Different indicators contribute differently to the overall BR score and this contribution changes over time, which imply that different efforts are needed at different times to meet the milestone for different indicators in order to stay or get on-track (Benin 2020). Comparing the progress made for the group of countries that were on-track to those that were not-on-track in the 2018 BR for example, those that were on-track need to reverse their decline for the indicators on the CAADP process (theme 1) and mutual accountability (theme 7) while maintaining their rate of progress in the other indicators. For those that were not-on-track in the 2018 BR, their main challenge is with the indicators on ending hunger (theme 3), which they must strive to improve while maintaining their rate of progress in the other indicators to get them on-track.
With COVID-19 and other external shocks, having high-quality data can help to reliably isolate and analyze their effects on the BR process and results, so that countries’ efforts in implementing the Malabo Declaration can be assessed independently of those shocks. Doing this can help avoid any disillusionment with the BR process by ensuring that the effects of COVID-19 on the BR results are not wrongly attributed to actions by countries in implementing the Malabo Declaration. In general, improvement in data quality will improve the statistical significance and reliability of estimated relationships between outcomes and policies, investments, and behavior of actors in the agrifood system. This will in turn strengthen the links between policies and investments and the BR results, so that policymakers can be confident that selecting policies and investments that lead to desirable outcomes will also lead to higher BR scores.
Reducing the impact of “outlier” years on the BR results can also instill confidence in the process. There are at least two ways to revise the AATS methodology to make it more robust to years affected by external shocks such as COVID-19 or abnormally high or low data values that are not related to the BR process and underlying policy actions and behavioral changes. The first would use the preceding year’s data and benchmark in calculating the scores. For the 2022 BR, the latest data year would be 2019 and the benchmark would be 7.16 instead of 7.66 (the benchmark for data year 2020) (see Figure 1). The downside of this approach is that it adds only one year of data, which may not be enough time to show any significant change. The second option would use all the data points from 2015 to the latest year in estimating the indicators and calculating the scores. This method is already applied for some of the indicators (e.g., 2.1i to 2.1iii on public and private investment), where the average value from 2015 to the latest data year is used.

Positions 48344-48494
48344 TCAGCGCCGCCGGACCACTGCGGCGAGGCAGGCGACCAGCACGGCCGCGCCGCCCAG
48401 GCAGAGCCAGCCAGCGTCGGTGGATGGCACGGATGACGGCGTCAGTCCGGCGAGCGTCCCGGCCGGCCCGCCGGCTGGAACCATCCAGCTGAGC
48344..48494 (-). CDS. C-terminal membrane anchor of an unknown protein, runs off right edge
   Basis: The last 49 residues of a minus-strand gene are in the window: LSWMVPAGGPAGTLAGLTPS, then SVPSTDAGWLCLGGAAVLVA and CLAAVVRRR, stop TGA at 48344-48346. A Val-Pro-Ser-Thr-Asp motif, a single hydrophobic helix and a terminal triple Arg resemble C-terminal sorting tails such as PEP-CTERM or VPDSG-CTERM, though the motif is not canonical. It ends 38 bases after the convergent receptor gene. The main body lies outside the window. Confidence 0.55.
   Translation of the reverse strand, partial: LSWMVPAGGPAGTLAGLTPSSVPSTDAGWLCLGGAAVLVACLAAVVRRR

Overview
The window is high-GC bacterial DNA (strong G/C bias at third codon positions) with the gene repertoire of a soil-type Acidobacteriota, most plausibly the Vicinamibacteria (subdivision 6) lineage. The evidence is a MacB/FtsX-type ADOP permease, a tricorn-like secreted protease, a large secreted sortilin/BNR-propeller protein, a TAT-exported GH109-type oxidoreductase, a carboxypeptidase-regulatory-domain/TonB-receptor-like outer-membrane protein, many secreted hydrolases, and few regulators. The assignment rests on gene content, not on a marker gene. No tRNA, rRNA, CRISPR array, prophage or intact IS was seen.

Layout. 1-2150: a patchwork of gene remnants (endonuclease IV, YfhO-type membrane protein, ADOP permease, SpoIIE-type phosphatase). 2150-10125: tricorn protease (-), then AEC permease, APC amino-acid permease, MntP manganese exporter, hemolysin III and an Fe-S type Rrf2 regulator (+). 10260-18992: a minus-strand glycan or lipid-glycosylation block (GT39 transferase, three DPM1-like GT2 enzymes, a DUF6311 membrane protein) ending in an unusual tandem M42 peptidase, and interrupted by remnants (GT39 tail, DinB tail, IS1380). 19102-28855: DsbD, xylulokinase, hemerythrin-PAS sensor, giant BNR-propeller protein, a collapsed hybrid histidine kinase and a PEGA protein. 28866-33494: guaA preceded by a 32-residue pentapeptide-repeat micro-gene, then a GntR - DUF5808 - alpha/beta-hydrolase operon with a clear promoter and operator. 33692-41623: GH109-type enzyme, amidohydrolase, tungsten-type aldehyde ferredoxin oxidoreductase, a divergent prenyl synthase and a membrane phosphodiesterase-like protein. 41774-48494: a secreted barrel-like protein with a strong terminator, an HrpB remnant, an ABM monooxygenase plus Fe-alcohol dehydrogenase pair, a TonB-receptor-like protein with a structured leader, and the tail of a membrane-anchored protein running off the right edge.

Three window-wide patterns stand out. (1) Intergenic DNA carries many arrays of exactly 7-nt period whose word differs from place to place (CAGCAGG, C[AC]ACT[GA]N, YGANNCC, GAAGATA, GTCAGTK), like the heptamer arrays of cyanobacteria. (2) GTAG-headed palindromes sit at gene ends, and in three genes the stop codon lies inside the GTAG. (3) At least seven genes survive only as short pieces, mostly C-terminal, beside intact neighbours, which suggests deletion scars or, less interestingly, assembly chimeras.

For many of other indicators that are measured as growth rates, only the 2015 and latest-year data points are used, which leaves those indicators more prone to the effect of outliers. Using all the data points from 2015 to the latest year in estimating the indicators is good for even for those years that seem normal at the global level but may be abnormal for some countries or even some indicators in the same country. The effect of these approaches on the BR results can be analyzed by redoing the calculations for the 2020 BR and examining how the recalculated results differ from what has already been released. With the first approach for example, the latest data year to use will be 2017 instead of 2018 and corresponding benchmark will be 5.33 instead of 6.66 (see Figure 1).
To conclude, the slowdown of progress by African countries in implementing the Malabo Declaration, as observed in the results of the 2020 BR, is likely to be worsened in the next 2022 BR by the COVID-19 global pandemic. This is because the data for the 2022 BR will be measured in 2020, when many of the BR indicators may see big changes for the worse as a result of the COVID-19-related economic downturn. Improving data quality to reliably isolate and analyze the effect of COVID-19 on the Malabo goals, as well as making the AATS methodology more robust to years affected by external shocks such as the COVID-19, may help avoid any disillusionment with the BR process by ensuring that the effects of COVID-19 are not wrongly attributed to countries’ actions or inactions in implementing the Malabo Declaration.
 Samuel Benin (firstname.lastname@example.org) is acting director of the Africa Regional Office at the International Food Policy Research Institute (IFPRI).